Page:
During a four day leadership retreat, the CEO of a large client of ours spontaneously blurted out, “I get it! We have based our entire business strategy on the assumption that we need to take a defensive posture in our market. What would our strategy look like if we assumed instead that we could aggressively grow our market rather than have to deal with it shrinking?” That “aha” was the beginning of a five year change effort that produced over 100 million dollars of net income from new business ventures. Quite the opposite of a shrinking market!
The turning point for that company was the CEO’s shift of mindset. When he and the other executives altered the way they perceived their circumstances, they found the road to success. It was in front of them all along; they just couldn’t see it.
Most transformational change efforts fail because the leaders do not have the mindset required to see what is necessary to succeed. Their beliefs, worldviews and assumptions about people, organizations and change keep them from accurately perceiving and understanding the dynamics they face. Consequently, they respond with strategies and tactics that do not match the transformational reality that challenges them. They make poor decisions, rush headlong into the unknown, skip necessary change tasks, or trigger resistance in employees without ever knowing they are doing so. When their change efforts flounder, and they cannot figure out how to right the ship because they do not understand the storm they are in.
Many traditional leadership beliefs and assumptions limit success in change. The belief that “speed is paramount” causes leaders to push change faster than employees can assimilate it, thereby making it actually go slower. The belief that “there are not enough resources” causes leaders to skimp on change, or overlay the change on top of people’s overflowing plates, which impairs their ROI. The assumption that they must “control the change at all costs” often causes leaders to request and rigidly follow a predetermined project plan, when success requires frequent course correcting of the plan as circumstances shift. The belief that “my primary responsibility is to ensure that my part (department, region, process) excels” causes turf battles and competition across boundaries that hurt the overall enterprise. This orientation to the “part over the whole” also keeps leaders from integrating their change initiatives, causing redundancies and chaos that waste enterprise resources and slow the change. Does any of this sound familiar?
The CEO in the example above made assumptions about his changing market and his organization’s skills to deal with it. When he became conscious of the beliefs and assumptions he used to formulate his conclusion, e.g., to take a defensive market strategy, he realized that they were not founded on truth, but rather on fear. With this awareness, he was able to move beyond his fear and do what his organization needed to succeed.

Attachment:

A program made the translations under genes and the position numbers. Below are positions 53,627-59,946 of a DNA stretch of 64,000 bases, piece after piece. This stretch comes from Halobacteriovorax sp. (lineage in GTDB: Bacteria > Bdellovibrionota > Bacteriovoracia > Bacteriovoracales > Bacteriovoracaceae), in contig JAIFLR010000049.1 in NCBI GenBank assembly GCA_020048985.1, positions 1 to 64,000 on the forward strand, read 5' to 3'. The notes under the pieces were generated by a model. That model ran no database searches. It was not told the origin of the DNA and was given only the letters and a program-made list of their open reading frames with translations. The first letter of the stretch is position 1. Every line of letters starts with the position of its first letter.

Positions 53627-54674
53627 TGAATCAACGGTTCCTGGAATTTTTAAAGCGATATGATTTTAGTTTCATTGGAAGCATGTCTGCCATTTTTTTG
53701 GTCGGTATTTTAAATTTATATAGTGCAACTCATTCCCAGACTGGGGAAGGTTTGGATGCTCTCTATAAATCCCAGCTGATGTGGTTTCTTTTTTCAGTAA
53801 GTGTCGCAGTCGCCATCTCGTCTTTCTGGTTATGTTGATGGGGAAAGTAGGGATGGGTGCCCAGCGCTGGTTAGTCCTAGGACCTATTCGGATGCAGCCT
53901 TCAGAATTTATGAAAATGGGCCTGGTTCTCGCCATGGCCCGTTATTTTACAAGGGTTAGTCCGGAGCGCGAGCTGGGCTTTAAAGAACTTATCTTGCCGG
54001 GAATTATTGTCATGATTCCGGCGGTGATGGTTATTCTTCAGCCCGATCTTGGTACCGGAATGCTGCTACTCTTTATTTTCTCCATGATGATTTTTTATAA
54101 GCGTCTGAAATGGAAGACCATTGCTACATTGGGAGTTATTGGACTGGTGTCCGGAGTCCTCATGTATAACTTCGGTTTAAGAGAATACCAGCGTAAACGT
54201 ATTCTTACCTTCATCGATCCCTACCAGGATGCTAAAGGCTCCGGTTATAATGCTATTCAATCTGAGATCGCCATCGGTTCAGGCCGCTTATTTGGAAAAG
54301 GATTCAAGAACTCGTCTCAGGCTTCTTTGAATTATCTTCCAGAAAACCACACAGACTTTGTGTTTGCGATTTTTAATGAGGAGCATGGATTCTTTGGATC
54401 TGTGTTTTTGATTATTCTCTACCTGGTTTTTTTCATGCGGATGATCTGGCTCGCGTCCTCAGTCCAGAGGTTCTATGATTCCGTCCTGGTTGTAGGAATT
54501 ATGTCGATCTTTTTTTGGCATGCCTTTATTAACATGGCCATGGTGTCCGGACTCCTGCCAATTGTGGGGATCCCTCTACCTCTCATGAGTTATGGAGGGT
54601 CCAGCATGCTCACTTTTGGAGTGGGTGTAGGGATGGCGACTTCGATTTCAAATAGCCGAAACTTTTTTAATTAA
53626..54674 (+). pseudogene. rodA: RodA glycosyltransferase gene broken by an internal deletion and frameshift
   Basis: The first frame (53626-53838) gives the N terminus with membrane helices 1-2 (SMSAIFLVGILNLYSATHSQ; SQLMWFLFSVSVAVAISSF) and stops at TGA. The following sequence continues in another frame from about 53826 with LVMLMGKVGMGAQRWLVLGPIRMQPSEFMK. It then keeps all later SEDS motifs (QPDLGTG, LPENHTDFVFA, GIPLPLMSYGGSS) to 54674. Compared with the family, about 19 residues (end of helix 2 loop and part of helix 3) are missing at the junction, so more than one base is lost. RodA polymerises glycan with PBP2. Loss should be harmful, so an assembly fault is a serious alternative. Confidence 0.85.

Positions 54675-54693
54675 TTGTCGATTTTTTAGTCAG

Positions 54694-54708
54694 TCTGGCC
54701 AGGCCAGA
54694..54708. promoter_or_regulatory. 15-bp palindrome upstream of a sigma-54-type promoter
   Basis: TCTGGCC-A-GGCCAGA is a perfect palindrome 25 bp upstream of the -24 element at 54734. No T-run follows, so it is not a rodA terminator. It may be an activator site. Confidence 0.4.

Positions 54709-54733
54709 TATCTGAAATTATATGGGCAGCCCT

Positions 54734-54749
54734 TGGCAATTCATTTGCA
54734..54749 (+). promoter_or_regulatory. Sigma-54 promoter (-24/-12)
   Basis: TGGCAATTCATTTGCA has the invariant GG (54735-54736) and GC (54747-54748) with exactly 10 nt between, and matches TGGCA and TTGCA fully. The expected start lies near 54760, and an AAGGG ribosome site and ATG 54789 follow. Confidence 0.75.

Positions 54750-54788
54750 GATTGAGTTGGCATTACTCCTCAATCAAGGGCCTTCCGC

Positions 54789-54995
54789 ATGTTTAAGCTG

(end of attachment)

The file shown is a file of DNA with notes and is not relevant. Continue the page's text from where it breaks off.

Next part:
This example is a powerful illustration of one of the most fundamental change leadership skills: introspection. Leaders must have the ability—and willingness—to look in the mirror at their own mindsets to discover why they see things the way they do. Only then can they assess whether their perceptions accurately portray reality and what is needed to transform their organizations successfully.
Jim Kouzes, friend and author of the Leadership Challenge, and one of the foremost researchers on leadership issues, recently told us that among the lowest scoring dimensions in his leadership assessment are “self-reflection” and “requests for feedback from others.” In other words, leaders don’t look inward very often. They are too busy looking outward.
The problem lies in the fact that leaders, like all people, process the concrete information they acquire about their external world through the “invisible” lenses of their values, beliefs and worldviews. Their internal world, or mindset, determines what they see in their external world, and how they respond to it.
Most of this internal “processing” occurs unconsciously, behind the scenes of one’s own mind. Consequently, most people are not aware of these internal filters or the profound impact they have on how they perceive and evaluate the changes they face.
Quite frankly, however, misguided assumptions are never the real problem. Being unconscious of them is the true culprit. And because leaders possess such power and authority, their “unconsciousness” can have far reaching negative impacts.
Human resource executives can play a critical role in assisting leaders to develop the necessary self awareness. Make self mastery and personal change a center stone in all your executive and change leadership development programs. Formally help your leaders become conscious of their mindsets so they, and your organization, do not get blind-sided by their unconscious assumptions.
What new level of success could your organization achieve if your leaders were more skilled at self awareness, and open to addressing their mindsets to produce breakthrough results from change? The leverage for transforming your organization, and its performance, just might hinge on the leadership mindset factor.